Utah County, affectionately called “Happy Valley” by locals, is a bit smaller and just south of Salt Lake County. What it lacks in population size (wait, is that even a bad thing…?), it makes up for in beauty, with mountains whose grandeur smacks you right in the face. With a whole lotta outdoors and great indoors (restaurants, shops, music scene, etc.), too, it’s not a bad place to spend a couple days.
So grab the kids and head to Utah’s very (arguably) happiest valley for a weekend of picnicking, frolicking, mountaineering and whatever else the happy people do. No better time to start than on Day 1.
Start your trip on the north side of Utah County at Thanksgiving Point, a hotbed of recreation, education and good-old family fun. We recommend hitting two of the museums while you’re there:
This mammoth of a museum was built for families to explore different interactive exhibits. The whole place is broken up into four main galleries — Rainforest, Water Works, Kidopolis and the Discovery Garden.
Another hands-on experience, this museum showcases some of the longest and tallest dinosaurs ever discovered. Gawking at these massive carnivores and pondering their own place in the food chain will make your kids hungry.
It’s not a trip to Lehi without a stop at Cubby’s. Try their famous steak salads and/or their even more famous buffalo fries. It’s a great spot for a quick lunch the whole family will like. Scarf it down and hop back in the car. There’s still a lot to do.
10 miles via UT-92
Drive up to American Fork Canyon to visit the drippy, trippy, mystical Timpanogos Cave. Make sure you reserve tickets in advanced. (You can get them at the window, but we recommend avoiding the rush.) It’s a short-but-steep 1.5-mile hike up to the cave where you can cool off and take in all the ancient formations the cave has to offer.
20 miles via UT-92 and US-189
The Alpine Loop is a drive famous for its long views and dense stands of aspens, oaks, maples and evergreens. (Locals know the experience gets out-of-body-ish when the leaves are changing.) Open from May through late October, it’s a 20-mile drive that begins in American Fork Canyon (UT-92) and continues through Uinta National Forest to Provo Canyon (US-189). Catch a view of towering, golden Aspens and the glacially carved peaks of Mt. Timpanogos. The drive is paved and smooth but just curvy enough you’ll want to make sure the car-sick kid sits up front. Stop at Cascade Springs for a break, then jump back in the car to finish by sunset. You seriously won’t want to miss it.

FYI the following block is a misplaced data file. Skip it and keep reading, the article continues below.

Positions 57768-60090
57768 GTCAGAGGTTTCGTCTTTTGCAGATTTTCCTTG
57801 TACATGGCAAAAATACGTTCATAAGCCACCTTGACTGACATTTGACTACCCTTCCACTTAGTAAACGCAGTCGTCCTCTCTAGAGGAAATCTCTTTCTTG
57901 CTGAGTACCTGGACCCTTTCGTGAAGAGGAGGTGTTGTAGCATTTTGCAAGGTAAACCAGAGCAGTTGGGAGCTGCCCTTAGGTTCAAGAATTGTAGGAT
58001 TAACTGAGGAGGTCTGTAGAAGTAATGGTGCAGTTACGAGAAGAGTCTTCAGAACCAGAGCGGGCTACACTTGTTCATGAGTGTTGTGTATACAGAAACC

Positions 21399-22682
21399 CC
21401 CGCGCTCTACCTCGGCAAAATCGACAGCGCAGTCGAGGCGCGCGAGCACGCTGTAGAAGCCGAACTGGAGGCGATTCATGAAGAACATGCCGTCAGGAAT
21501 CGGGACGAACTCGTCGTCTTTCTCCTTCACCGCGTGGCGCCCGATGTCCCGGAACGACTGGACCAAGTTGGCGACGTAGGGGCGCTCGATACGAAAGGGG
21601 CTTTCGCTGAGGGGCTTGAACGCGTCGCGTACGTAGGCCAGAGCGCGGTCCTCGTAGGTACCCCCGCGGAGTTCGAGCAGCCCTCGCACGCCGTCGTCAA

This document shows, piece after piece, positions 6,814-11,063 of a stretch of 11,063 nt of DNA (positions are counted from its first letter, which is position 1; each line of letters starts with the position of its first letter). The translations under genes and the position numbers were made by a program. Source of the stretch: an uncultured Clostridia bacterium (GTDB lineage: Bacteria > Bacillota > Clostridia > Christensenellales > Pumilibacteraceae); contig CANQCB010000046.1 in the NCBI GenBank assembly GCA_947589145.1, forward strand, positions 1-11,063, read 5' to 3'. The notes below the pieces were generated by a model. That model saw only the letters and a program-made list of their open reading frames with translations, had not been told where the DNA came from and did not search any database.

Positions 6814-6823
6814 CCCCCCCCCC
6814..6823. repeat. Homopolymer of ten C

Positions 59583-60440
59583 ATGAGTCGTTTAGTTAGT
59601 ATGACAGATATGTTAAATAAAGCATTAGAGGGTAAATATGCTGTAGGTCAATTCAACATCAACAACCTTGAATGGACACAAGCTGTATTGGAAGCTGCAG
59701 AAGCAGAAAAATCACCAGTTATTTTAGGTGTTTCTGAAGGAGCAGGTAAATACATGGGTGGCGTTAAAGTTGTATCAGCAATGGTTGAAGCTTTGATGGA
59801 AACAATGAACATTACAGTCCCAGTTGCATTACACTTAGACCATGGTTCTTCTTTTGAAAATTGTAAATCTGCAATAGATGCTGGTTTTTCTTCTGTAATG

No time to head back into the city. Just pack some sandwiches and carrots and potato chips and picnic at one of these spots that double as destinations.
15 miles from Timpanogos Cave via UT-92 and FR-114
Meander the paved paths and boardwalks over tiered natural springs. Spot some cutthroat trout through the crystal clear water. Don’t litter.
12 miles from Timpanogos Cave via UT-92
If the kids still have it in ‘em after Timp Cave, hike up to the one of the most scenic waterfalls the Mountain West has to offer and sit down for PB&Js and a show. It’s pretty, moderate 3.5-mile hike up to the falls from the Aspen Grove/Stewart Falls trailhead.
For a more mellow dinner, just pick a shady picnic spot near the river along the way. Food tastes better when there’s water nearby.
Once you’ve successfully put the sun to bed, it’s time to set up camp (or at least build a fire). There’s nothing quite like waking up to the babbling brooks and other forest sounds in the canyon. The only thing that could possibly follow an act like that is Day 2.
Enjoy a campfire breakfast and just being in the mountains in the morning. Tear down camp when you’re good and ready, then head to your first destination with messy hair that smells like smoke.
15 miles from Timpanogos Cave via UT-92
Three hours is probably the minimum a person should spend at Robert Redford’s rustic retreat. (Okay, we only said rustic for the alliteration. This place is actually pretty luxurious. Hey! How ’bout rugged?!) Ride ziplines, chairlifts, horses or mountain bikes. Hike, too. Oh, and eat lunch.
*If you happen to be making this trip during a full moon, it’s worth rearranging your itinerary to do Sundance’s Full Moon Lift Ride. It begins at 8:30 p.m. and feels like you’re riding up above the shadowy trees straight into the face of the moon. It’s the stuff mountain magic is made of.
15 miles from Sundance via US-189
Finish the Provo Canyon portion of the Alpine Loop and head down to a relaxing dinner in downtown Provo. Pick from the dozens of places you’ll see on Main Street or, if you’re the planning type and want to make a reservation, we recommend Guru’s, Brick Oven or Pizzeria 712. Or Black Sheep if you’re fancy.
Take a walk down the Provo River Parkway Trail to walk off dinner and finish the night with Rockwell Ice Cream. This place proves that mind-blowing ice cream doesn’t have to come with a two-hour line or a coastal-city price tag.
And that concludes your two-day adventure in Utah County. If you don’t leave a little happier than you came, start over and try again, this time with feeling. But we think you’re gonna be just fine.